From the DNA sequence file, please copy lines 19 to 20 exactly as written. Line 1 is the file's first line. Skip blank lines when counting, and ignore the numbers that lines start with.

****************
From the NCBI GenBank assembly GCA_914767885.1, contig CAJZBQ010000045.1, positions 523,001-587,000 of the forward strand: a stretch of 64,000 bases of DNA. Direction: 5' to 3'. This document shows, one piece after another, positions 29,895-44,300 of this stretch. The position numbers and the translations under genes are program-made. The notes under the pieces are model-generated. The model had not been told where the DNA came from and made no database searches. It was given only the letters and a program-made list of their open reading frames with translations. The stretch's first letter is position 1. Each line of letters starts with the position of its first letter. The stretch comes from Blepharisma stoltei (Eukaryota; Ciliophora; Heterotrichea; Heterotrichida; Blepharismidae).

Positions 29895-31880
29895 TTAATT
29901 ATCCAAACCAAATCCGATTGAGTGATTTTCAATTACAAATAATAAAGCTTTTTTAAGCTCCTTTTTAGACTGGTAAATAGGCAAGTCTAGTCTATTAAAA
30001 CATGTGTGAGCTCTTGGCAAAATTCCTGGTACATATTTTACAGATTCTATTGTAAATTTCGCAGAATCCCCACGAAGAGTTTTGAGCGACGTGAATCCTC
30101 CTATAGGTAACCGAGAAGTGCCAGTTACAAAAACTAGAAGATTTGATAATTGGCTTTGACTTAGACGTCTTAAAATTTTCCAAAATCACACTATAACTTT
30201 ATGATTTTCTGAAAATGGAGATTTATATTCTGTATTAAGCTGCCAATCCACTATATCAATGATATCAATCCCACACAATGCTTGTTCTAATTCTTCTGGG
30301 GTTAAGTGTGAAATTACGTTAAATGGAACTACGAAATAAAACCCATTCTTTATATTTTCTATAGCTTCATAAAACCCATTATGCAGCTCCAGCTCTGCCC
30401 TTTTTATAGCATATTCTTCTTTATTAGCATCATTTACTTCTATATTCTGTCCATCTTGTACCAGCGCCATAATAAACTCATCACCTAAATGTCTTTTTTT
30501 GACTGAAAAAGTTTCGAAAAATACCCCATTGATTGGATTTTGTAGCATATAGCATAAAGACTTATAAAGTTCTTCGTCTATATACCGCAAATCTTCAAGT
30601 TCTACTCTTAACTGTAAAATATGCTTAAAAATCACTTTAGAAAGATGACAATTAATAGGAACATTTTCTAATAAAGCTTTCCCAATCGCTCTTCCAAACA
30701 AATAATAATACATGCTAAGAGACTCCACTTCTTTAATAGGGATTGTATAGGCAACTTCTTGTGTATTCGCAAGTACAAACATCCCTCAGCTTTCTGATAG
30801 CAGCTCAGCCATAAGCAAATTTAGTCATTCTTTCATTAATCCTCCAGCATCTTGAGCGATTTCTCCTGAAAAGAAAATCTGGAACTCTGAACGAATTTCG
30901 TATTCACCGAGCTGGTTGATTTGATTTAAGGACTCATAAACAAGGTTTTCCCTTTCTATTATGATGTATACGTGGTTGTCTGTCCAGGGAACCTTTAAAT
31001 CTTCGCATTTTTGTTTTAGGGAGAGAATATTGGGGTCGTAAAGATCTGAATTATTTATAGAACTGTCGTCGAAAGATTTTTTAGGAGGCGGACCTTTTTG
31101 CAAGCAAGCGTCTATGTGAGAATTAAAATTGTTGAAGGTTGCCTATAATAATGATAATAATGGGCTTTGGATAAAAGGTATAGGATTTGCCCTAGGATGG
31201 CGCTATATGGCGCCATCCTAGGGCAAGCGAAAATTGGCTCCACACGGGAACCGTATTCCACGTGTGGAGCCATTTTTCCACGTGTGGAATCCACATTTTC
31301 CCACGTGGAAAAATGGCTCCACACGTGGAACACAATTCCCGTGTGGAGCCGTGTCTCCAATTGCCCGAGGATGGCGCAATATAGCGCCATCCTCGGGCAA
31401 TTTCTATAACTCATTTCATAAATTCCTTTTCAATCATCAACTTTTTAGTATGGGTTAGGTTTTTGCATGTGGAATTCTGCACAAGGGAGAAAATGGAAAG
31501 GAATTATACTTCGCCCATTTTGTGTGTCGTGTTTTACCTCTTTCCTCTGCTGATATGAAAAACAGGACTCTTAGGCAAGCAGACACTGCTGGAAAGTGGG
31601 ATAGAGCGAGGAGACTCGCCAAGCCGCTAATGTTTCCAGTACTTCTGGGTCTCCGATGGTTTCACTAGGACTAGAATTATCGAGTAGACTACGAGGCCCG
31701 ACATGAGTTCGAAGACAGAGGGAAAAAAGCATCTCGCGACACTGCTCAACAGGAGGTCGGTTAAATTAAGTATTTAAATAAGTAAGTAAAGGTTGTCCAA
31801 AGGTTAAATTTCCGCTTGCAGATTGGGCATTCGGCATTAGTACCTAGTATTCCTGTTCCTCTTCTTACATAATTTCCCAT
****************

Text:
31401 TTTCTATAACTCATTTCATAAATTCCTTTTCAATCATCAACTTTTTAGTATGGGTTAGGTTTTTGCATGTGGAATTCTGCACAAGGGAGAAAATGGAAAG
31501 GAATTATACTTCGCCCATTTTGTGTGTCGTGTTTTACCTCTTTCCTCTGCTGATATGAAAAACAGGACTCTTAGGCAAGCAGACACTGCTGGAAAGTGGG